Nicholas Clark writes:
A short report this month as less work got done, due to illness and disruption.
The single largest item of the month was spent getting my head around the state of cross compilation. Mostly this was figuring out the history and state of various cross compilation approaches in the core codebase, to help Jess Robinson refine a potential TPF grant application for cross compilation (particularly to Android). At the time of writing most of this is still groundwork (and intangible), such as studying her x-compile-android work at https://github.com/castaway/perl and the various existing *nix cross-compilation approaches in the core, but hopefully it should soon materialise into the actual published grant application, approval, and then visible code and progress. We think we can see an approach to take that has a good chance of working out long term, by being as simple as possible within the existing build setup.
I also diagnosed the likely cause of File::Glob failures we're seeing on some HP-UX machines. It looks like another C compiler bug handling bool. Pesky new fangled C99 and its complex new features. 12 years is clearly not long enough for compiler writers to be sure to have all the bugs squished. However, I've not had time to investigate further and be confident that my initial "top of my head" fix is the best long term plan, so this build failure is not yet resolved.
I spent some time starting to prune the core's todo list. Historically, the core's list of todos was recorded in the perltodo man page. This really isn't the best place for it, as installing snapshot that becomes increasingly out of date isn't that useful to anyone. So the 5.15.9 is the end of an era in this respect. The todo list is now in Porting/todo.pod, and the man page replaced with a small placeholder that points the reader to the git repository for the current version. Currently the version in blead is unchanged, but in a branch I've culled about 10% of the todos, those that are either done, mostly done, or no longer relevant. There are still a few to be updated where we have a better idea of how to do it, and the document needs restructuring to make it easier to spot appropriate "starter" tasks.
Whilst looking at some older bugs I needed to build various CPAN modules on OpenBSD against older versions of perl. Bootstrapping (older) CPAN didn't turn out be as easy it could have been, partly thanks to command line tools somehow managing to double gzip tarballs. The following approach might be useful to others in a similar situation on a recalcitrant setup:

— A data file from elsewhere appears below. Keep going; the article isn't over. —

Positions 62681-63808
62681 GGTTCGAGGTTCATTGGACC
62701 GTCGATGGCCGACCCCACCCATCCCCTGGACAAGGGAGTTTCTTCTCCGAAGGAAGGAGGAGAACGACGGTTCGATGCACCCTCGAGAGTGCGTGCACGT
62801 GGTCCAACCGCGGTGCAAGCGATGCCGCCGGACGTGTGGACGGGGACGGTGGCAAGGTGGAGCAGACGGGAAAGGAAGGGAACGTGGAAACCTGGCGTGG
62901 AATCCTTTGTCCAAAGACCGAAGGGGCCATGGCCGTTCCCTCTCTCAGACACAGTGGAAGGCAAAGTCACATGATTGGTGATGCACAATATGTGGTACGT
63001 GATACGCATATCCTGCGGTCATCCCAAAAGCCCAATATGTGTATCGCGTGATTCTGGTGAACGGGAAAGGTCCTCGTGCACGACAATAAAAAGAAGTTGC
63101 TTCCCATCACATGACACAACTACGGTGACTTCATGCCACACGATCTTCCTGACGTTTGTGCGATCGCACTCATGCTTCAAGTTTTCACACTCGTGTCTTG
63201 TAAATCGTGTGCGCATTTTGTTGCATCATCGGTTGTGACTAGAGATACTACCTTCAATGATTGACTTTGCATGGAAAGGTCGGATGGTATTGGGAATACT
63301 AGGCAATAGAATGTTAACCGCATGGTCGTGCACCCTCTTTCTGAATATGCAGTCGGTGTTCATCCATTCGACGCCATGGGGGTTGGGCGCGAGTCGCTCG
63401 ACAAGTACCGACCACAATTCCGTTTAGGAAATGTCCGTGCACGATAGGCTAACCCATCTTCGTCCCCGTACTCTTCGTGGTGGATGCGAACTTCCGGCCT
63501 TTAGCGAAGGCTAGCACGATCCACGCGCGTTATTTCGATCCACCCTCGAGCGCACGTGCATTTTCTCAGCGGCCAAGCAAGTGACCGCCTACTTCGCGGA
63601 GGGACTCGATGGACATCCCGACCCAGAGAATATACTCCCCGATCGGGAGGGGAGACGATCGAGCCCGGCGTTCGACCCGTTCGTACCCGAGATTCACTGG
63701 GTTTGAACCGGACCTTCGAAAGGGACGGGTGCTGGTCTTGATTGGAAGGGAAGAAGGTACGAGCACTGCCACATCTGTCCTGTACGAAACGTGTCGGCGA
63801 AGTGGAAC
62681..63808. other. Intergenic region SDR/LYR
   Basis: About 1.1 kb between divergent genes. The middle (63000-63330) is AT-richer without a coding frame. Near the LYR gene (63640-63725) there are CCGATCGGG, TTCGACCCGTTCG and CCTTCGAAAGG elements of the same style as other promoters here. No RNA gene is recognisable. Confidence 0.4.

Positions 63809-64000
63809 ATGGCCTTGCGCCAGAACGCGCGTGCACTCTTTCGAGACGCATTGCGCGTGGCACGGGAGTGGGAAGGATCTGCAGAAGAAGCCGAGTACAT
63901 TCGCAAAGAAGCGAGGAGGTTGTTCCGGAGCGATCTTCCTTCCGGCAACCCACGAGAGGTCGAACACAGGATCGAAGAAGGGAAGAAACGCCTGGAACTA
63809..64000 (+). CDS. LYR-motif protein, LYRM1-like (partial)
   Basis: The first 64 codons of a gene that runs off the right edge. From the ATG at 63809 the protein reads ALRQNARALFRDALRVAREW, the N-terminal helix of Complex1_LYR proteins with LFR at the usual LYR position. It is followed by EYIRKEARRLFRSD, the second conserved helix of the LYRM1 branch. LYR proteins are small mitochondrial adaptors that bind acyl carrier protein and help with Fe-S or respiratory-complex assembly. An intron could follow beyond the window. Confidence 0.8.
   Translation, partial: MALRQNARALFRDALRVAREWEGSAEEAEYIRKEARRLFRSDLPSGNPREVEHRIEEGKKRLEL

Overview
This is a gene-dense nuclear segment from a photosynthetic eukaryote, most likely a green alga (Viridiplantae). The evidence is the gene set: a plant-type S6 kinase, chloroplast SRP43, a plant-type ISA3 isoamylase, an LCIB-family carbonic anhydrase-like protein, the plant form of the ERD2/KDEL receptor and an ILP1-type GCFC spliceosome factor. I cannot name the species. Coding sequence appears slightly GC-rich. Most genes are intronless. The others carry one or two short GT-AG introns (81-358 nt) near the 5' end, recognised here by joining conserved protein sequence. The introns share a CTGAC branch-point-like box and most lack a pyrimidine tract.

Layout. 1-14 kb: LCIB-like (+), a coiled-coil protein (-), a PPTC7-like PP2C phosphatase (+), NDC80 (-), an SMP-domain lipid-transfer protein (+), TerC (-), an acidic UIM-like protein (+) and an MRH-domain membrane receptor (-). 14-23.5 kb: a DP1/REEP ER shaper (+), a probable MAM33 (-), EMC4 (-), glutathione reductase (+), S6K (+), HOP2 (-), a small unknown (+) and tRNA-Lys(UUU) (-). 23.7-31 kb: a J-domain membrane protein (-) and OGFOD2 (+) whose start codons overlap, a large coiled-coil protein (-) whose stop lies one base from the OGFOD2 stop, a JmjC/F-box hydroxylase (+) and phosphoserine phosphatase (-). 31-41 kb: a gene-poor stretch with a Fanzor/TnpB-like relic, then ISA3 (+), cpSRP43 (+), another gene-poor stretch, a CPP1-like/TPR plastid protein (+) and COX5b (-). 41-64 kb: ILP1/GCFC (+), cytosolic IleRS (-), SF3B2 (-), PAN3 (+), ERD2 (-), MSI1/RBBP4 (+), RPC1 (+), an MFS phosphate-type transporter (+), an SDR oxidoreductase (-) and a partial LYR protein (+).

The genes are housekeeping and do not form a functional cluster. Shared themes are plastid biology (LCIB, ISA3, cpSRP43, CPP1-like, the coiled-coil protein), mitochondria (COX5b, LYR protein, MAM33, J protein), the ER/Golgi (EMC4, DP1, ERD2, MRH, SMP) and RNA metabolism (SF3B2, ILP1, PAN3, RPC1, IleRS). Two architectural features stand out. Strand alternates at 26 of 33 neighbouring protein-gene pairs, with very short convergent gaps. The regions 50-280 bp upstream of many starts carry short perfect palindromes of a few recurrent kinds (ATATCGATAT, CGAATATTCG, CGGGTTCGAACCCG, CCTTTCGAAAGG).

1) manually get a tarball of the current CPAN.pm onto the machine and unpack it
2) Run its Makefile.PL. For now, don't worry about the missing pre-requisites warnings. Build it. (Run tests.) Install it.
3) Run the newly installed cpan client on the checked out tarball, as 'cpan .' If you need proxies for HTTP and FTP, set HTTP_PROXY and FTP_PROXY appropriately in your environment. Configure the CPAN client as prompted. This will fetch the missing pre-requisites, build and install them.
This approach is far more likely to succeed than trying to get the older version's installed cpan client to get a new CPAN.pm, as the older version doesn't incorporate the bug fixes and work arounds for awkward command line tools.
A more detailed breakdown summarised from the weekly reports. In these:
16 hex digits refer to commits in http://perl5.git.perl.org/perl.git
RT #... is a bug in https://rt.perl.org/rt3/
CPAN #... is a bug in https://rt.cpan.org/Public/
BBC is "bleadperl breaks CPAN" - Andreas König's test reports for CPAN modules
ID YYYYMMDD.### is an bug number in the old bug system. The RT # is given afterwards.*
|0.75||HP-UX build failure|
|1.75||ID 20010303.010 (#5956)|
|0.25||ID 20010929.014 (#7765)|
|1.50||Testing on OpenBSD|
|0.50||checking accuracy of git tags|
|6.25||minor changes for 5.15.9|
|3.75||process, scalability, mentoring|
|6.75||pruning the todo list|
|pruning the todo list, Pod::HTML|
|17.75||reading/responding to list mail|
73.00 hours total
* One can convert old system numbers to RT ticket numbers using the form at
https://rt.perl.org/perlbug/ The old system numbers are mostly a historical curiosity, but they can be useful when searching git logs and the mailing list archives.